Kids These Days

I hear it often. The comments, the accusations. It’s hard to stay optimistic when you’re repeatedly bombarded with stories of cyber-bullying and school shootings and juvenile criminals. I get it. I do. I’ve rolled my eyes and scoffed in disgust just as much as the next guy. My throat has nosedived into my stomach on multiple occasions, horrified by tales of kids doing unthinkable things. I’m not oblivious or naïve. There’s a big picture, though, and I’m disheartened that you’re only getting half of it – that you can’t know what you don’t know.

It’s the first week of January and I’m dreading the end of first semester. Class changes mean losing old students, eighteen of whom I’ve grown especially close to over the past four and a half months. The time has come to release my brilliant creative writers into the hands of other teachers and I’m not ready. Neither are they. Room 104 is our room. It’s where we talk about writing structure and personal growth, where we sit in silence when someone successfully harnesses the power of words, leaving everyone (ironically) speechless.

Quiet. Together.

It’s magic neither of us is prepared to relinquish. So they come to me, all eighteen of them, after school and they tell me they have an idea – a way to keep meeting, to keep talking about writing. “A writers’ club!” they announce. “We can meet once or twice a week after school to read and write and eat donuts.” (Because no high school club is complete without donuts.)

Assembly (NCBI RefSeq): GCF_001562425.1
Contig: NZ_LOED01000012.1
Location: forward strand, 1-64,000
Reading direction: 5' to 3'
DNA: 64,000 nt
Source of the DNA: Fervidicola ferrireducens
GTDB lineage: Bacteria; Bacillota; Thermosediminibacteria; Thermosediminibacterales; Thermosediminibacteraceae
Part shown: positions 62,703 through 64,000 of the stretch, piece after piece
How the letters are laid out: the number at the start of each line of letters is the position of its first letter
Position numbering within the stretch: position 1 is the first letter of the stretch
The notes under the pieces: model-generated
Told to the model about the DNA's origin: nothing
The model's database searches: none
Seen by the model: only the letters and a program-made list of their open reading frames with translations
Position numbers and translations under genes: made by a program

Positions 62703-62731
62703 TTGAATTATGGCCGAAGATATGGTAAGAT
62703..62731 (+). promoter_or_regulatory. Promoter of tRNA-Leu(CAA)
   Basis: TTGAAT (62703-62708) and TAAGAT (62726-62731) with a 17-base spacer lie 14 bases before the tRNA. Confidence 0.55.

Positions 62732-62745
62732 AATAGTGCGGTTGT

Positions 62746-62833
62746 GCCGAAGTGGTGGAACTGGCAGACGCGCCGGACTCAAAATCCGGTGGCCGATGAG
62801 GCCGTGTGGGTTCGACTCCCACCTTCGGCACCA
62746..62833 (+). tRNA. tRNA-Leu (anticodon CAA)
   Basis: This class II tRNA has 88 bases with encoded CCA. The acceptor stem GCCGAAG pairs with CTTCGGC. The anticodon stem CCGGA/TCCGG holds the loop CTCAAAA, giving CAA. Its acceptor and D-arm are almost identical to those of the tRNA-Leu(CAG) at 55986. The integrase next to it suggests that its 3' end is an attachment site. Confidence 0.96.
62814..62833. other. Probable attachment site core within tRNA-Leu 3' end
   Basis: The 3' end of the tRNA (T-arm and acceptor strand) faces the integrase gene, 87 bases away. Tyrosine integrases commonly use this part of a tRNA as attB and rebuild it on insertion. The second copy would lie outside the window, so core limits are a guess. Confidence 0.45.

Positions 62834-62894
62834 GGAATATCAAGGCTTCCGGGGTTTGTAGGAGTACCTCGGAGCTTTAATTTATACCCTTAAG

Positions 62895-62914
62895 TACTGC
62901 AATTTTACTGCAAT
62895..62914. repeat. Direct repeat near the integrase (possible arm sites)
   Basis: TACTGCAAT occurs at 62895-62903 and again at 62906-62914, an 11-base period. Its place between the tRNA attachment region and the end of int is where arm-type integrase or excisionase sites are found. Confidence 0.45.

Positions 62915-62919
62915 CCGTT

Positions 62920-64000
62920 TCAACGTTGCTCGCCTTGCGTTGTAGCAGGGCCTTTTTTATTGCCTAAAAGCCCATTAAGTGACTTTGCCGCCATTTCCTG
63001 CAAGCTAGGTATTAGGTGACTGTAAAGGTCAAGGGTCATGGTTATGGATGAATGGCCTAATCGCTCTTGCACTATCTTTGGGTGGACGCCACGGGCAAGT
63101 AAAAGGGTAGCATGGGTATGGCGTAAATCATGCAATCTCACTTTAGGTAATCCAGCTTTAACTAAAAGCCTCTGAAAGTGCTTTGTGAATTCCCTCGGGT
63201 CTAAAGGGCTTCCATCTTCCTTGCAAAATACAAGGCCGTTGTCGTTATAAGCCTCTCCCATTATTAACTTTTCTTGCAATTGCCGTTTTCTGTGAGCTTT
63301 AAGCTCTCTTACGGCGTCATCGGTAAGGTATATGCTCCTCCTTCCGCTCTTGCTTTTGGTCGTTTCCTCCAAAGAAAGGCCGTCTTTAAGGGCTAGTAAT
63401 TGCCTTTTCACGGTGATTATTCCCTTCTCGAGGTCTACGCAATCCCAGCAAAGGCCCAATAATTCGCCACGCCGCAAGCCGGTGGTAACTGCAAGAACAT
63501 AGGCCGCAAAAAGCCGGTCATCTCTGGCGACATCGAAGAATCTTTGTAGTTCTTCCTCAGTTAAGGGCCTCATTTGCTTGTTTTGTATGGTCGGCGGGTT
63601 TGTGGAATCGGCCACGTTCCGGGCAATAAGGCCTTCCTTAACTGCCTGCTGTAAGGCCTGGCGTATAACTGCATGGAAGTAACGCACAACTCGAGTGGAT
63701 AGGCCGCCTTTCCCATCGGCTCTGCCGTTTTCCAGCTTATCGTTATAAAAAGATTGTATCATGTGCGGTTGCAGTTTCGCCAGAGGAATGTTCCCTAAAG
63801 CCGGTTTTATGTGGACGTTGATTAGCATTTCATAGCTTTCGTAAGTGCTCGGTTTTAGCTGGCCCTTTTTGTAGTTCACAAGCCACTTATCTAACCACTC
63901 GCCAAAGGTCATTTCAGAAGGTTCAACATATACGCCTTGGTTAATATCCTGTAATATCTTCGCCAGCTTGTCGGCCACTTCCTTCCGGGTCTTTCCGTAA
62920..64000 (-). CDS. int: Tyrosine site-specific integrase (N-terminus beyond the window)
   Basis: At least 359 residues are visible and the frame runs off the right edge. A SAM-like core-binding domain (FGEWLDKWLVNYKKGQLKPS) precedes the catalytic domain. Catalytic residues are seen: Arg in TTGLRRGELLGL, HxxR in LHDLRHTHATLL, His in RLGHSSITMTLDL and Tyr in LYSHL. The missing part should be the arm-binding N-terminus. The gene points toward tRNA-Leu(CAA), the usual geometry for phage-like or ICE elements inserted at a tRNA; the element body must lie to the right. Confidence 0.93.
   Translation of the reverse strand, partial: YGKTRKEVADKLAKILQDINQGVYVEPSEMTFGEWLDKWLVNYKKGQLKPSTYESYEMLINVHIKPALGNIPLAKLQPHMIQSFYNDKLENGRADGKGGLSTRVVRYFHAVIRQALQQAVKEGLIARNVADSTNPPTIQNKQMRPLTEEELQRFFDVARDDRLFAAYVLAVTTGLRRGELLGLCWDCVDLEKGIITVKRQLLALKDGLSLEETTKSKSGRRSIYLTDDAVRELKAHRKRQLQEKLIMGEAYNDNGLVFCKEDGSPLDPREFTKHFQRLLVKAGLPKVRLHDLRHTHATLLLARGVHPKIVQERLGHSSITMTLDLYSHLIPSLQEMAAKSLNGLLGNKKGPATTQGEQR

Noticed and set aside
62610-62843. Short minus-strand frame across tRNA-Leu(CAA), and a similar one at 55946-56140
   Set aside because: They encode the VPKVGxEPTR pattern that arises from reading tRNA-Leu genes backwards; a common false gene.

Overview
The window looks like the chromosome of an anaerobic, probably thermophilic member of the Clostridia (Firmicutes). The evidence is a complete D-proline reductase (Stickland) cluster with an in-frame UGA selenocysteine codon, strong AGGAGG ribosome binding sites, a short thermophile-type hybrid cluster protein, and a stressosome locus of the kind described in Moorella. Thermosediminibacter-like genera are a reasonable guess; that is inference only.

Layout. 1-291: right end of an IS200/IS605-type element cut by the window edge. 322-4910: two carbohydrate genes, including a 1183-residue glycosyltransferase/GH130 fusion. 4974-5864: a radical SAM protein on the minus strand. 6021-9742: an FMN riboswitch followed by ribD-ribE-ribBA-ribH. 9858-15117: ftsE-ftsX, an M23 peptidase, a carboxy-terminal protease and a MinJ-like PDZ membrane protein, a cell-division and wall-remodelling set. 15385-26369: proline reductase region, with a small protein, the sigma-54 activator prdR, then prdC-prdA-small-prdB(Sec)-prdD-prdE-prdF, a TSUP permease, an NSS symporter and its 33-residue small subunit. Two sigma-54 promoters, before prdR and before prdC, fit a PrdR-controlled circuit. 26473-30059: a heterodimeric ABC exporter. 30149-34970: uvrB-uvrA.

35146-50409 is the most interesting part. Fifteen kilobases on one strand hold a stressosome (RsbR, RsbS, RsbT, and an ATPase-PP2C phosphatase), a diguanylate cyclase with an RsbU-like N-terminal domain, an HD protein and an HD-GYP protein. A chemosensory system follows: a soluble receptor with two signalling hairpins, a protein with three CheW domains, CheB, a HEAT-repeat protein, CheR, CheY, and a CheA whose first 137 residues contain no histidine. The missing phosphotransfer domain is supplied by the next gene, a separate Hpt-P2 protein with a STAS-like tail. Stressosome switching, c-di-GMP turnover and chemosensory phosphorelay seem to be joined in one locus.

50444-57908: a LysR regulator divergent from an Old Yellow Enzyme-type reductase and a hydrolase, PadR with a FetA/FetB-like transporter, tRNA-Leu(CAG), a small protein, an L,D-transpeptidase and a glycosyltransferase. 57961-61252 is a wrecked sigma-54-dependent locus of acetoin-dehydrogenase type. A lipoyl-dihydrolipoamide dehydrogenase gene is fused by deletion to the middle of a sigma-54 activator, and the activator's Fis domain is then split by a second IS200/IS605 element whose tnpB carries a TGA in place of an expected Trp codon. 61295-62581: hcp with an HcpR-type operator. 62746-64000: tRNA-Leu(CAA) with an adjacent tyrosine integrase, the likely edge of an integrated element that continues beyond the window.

And it hits me. People don’t know that these kids still exist. They think our future’s full of incompetent, self-absorbed idiots who do nothing but text misspelled words to people they barely know. They think children who take responsibility for their education are extinct when the truth is that they’re simply overshadowed by kids like Dylan Klebold and Adam Lanza.

I should tell them, I think. They should know.

I should tell them about the two sophomores who offer to carry my heavy workbag every morning and about the quiet freshman who holds the door for me as I head down to lunch. They should know about the brilliant poet who frequently stays after class to ask for supplemental material and about my group of seniors, the one full of struggling readers who encourage each other to succeed and who stare at me, terrified, whenever I mention their future.

There’s a kid in my eighth period class who wears all black. You should’ve seen him the day his classmate, who suffers from a neurological disorder, tripped and fell between a row of desks – the way he helped him when no one else would, the way my eyes glistened with tears of pride that he did the right thing and sadness that the rest of the world might never know the way his voice sounded when he asked, “You okay, man?”

Kids these days.

You should know about them.



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